Posted on

Resetting our voting mindset


The issue of term limits for Prime Ministers has had quite a bit of discussion in the region in recent times. Equally important for discussion is the idea of a fixed election date. We are currently in a situation, which is certainly not new, where little that is of a productive nature happens. There is stillness in the air, where everyone is waiting, waiting on the announcement of an election date that only the Prime Minister knows.{{more}} It is a time that is not ideal for investment, except where pushing through a deal becomes urgent, partly out of fear of facing wider scrutiny. In this time of wait and see, the country is in a sense held to ransom. While little productively is taking place, it becomes a time of handouts and voters expect and wait on this. A fixed election date will mean having to do some serious surgery with our inherited Westminster system. One of the issues is with the matter of votes of no-confidence that will not apply in a case of fixed election dates.

It has often been argued that this is the only time when the broader society is able to participate in the democracy that we claim to have. It doesn’t really work because the trafficking in vote grabbing takes centre stage. How many of us give serious thought to the issues involved before making a decision on how to vote? That choice might be influenced by the fact that parents and grandparents had been voting in a particular way. The circumstances that influenced their choices are hardly taken into account; moreover there are different political actors around and the general social, economic and political context will be completely different.

But there are issues that need to be factored into the equation. Are we better off than we were five years ago? Is the broader community better off? What does it mean to be better off? The fact that an individual, for instance, might now own a car is not an indication of being better off. That person now becomes burdened with monthly repayments and maintenance costs. The maintenance of a car might mean less money to be spent on food and on the education of children. Questions have to be asked about the goodies that some of us display. Are these a result of resources being sent from relatives abroad? Are we totally or to a large extent dependent on relatives abroad? Is this sustainable? Do we have permanent jobs, or are we merely temporary workers, or not workers at all? Are there opportunities that will allow us to use our skills and initiatives and be less dependent on government? What of the investment of parents in their children’s education? What are the prospects of them being able to add to the family purse? Are there opportunities for our children when they graduate from whatever institution they attended?

We should be able to look at the operation of the party in power over the last term and are therefore in a position to determine whether or not it is on the right track. On the side of the Opposition, we have to examine their plans and determine whether or not they are feasible and workable. One of the things we have hardly been doing is looking at the candidates’ track records. With what have they been involved before taking the political plunge? Have they made a success of it? Could their experience and skills be transferred to the area of governance at the national level? Is the Prime Minister ‘primus inter pares’, that is, first among equals, or does he have total control with little being done without his intervention? Is he a team leader? This applies equally to the Opposition. Is the leader of the Opposition a team leader, or is he one whose intervention is necessary before anything is done? What is the quality of the team?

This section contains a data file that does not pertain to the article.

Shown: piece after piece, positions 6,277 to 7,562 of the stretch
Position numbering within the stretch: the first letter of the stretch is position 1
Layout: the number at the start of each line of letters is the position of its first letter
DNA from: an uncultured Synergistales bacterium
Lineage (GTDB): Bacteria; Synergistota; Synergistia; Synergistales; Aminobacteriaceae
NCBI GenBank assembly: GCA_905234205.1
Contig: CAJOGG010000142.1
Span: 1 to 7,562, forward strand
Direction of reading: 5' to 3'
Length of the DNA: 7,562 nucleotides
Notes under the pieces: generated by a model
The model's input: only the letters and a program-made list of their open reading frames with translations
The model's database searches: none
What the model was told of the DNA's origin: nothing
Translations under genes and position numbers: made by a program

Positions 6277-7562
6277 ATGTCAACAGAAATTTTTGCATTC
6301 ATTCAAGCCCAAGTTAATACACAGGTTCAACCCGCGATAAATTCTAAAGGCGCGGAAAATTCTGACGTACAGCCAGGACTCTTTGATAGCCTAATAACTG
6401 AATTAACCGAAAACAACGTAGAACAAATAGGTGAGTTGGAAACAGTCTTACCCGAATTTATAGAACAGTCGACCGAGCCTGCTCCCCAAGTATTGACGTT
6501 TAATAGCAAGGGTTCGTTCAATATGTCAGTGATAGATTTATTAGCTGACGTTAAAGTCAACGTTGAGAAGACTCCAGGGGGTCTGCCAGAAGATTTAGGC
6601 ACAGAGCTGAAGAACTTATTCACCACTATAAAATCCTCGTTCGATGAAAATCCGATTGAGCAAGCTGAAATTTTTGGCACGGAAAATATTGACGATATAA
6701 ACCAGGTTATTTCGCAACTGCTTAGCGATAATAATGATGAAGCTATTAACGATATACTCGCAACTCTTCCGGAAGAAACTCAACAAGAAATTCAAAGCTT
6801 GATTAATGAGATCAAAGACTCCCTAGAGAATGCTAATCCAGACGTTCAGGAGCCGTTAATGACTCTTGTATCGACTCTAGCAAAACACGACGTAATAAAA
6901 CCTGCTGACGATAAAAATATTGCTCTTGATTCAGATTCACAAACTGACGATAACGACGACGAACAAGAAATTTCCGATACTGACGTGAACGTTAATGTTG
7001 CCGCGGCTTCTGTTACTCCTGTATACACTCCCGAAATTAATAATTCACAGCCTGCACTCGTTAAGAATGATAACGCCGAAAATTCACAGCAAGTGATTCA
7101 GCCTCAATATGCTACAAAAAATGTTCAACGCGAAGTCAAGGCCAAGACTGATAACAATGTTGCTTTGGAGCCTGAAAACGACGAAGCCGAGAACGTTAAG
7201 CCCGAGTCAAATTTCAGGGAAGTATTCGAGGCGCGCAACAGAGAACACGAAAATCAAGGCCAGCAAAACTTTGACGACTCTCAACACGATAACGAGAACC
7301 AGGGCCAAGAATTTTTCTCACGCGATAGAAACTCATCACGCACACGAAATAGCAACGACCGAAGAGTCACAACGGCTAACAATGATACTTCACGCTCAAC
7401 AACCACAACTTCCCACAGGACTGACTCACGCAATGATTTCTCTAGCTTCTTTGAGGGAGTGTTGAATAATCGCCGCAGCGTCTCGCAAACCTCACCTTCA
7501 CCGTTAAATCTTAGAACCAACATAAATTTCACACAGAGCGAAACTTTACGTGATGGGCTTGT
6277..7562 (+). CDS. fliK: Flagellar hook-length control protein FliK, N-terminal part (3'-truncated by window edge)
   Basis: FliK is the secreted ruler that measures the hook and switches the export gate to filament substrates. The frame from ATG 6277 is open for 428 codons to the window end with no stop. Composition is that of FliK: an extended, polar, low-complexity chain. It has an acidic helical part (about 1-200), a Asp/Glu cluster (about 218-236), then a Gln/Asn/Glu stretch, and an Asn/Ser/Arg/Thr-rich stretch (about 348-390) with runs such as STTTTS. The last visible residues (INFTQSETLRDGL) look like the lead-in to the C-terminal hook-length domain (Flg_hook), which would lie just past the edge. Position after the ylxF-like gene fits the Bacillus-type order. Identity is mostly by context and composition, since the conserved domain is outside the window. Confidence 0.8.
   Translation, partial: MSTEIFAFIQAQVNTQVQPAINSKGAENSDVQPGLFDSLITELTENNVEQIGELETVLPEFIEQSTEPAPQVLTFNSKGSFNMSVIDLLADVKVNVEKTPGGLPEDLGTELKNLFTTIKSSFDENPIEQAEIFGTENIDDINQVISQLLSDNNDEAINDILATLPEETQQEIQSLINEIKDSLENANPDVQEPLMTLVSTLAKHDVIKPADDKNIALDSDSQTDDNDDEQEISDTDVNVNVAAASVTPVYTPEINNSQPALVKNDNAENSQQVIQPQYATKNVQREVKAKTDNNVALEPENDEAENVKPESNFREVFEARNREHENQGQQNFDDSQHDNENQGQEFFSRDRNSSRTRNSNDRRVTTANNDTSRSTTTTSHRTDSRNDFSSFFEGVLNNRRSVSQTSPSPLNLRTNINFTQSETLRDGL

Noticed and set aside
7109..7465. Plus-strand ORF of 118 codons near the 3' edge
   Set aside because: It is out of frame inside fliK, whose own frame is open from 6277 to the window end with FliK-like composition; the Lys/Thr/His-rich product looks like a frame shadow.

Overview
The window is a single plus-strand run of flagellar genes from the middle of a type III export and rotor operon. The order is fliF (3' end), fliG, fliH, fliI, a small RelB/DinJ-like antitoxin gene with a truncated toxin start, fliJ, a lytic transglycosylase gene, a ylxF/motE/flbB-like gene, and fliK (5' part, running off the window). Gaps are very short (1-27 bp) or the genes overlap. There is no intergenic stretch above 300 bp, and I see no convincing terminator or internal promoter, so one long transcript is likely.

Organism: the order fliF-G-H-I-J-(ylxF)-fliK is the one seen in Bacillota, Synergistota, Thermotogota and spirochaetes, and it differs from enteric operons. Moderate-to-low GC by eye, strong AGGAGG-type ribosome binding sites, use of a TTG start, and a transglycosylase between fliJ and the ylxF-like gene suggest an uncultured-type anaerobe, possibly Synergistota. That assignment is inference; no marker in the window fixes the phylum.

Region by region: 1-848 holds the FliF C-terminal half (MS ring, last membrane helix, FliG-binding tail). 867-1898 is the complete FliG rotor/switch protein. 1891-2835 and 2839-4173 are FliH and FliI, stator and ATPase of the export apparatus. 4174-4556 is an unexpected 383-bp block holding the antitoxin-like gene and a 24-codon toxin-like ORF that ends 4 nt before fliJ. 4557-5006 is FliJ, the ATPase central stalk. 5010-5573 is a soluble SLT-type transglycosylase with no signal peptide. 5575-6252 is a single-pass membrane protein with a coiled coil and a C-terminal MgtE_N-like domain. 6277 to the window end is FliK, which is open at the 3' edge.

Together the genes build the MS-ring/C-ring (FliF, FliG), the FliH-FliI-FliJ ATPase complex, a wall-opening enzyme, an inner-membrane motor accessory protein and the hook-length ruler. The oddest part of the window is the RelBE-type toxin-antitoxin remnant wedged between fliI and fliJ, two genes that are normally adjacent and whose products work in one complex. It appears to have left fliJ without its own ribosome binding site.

In looking at the economic development of a country it is important that we look to see if there is space for people to improve and build themselves without waiting on government handouts. Are the communities involved in the process of national development or are the people seriously divided fighting for the crumbs that might fall from the table? We have, with all of this, to take into account the fact that we are part of a global village that presents us with many challenges. To what extent will the party of our choice be able to utilize whatever space is offered? We are obviously not totally dependent on outside forces. We can create space to chart our own development. With limited physical resources the effective use of our human resources is critical. But do we have the right people in the right places, or are people put into places primarily because of their party colour?

Our vote is sacred. Are we prepared to sell it to the highest bidder and prepared to bear the consequences of what happens after? The truth about selling our votes is that once the transaction is completed we have no hold on the buyer. An election is a serious matter, but we do not treat it so. Our worst sin is to see our leaders as our God or as God’s representative. Politicians are people like us. They come from us and are subjected to the idiosyncrasies, the weaknesses and strengths of all human beings. Are they ones that have become intoxicated by power and the desire to hold on to it for all it is worth? Do they respect us as fellow human beings, or attempt to subdue us with their power? Are we men or women with a sense of dignity and pride? Or are we up for sale?

Dr Adrian Fraser is a social commentator and historian.